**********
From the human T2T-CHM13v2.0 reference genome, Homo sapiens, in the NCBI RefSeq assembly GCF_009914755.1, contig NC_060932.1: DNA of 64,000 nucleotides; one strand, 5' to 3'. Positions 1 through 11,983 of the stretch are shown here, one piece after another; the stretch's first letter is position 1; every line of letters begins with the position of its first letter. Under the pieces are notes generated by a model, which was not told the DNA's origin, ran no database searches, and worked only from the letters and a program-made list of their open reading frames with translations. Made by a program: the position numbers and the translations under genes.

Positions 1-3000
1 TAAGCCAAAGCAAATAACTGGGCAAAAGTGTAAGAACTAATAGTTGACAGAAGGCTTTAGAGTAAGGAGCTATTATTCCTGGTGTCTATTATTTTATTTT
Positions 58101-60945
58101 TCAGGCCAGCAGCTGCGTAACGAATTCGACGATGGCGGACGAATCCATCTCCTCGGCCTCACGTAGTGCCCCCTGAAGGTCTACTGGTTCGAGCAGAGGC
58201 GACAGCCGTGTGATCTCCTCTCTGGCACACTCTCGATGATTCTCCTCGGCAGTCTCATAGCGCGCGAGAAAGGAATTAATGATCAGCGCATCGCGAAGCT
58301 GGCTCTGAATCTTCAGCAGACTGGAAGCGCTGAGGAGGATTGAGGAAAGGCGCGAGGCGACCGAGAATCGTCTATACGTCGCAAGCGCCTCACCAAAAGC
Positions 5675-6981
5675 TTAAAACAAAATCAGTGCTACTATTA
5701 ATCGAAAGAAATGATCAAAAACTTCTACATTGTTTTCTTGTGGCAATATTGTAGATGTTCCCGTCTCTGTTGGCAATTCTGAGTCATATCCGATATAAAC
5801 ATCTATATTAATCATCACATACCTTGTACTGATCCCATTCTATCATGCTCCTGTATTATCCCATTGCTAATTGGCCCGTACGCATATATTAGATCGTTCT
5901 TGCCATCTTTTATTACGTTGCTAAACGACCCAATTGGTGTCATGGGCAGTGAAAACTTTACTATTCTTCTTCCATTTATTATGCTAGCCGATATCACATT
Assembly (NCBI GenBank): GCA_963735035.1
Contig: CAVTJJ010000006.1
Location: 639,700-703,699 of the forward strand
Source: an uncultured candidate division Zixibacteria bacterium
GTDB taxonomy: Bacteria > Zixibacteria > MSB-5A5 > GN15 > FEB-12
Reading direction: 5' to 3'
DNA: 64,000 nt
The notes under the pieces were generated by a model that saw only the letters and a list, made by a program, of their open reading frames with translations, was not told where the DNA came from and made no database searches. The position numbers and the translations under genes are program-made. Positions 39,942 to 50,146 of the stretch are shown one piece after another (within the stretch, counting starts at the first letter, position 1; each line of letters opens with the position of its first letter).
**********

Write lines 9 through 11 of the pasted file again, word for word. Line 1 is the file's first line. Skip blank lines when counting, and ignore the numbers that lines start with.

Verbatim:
5675 TTAAAACAAAATCAGTGCTACTATTA
5701 ATCGAAAGAAATGATCAAAAACTTCTACATTGTTTTCTTGTGGCAATATTGTAGATGTTCCCGTCTCTGTTGGCAATTCTGAGTCATATCCGATATAAAC
5801 ATCTATATTAATCATCACATACCTTGTACTGATCCCATTCTATCATGCTCCTGTATTATCCCATTGCTAATTGGCCCGTACGCATATATTAGATCGTTCT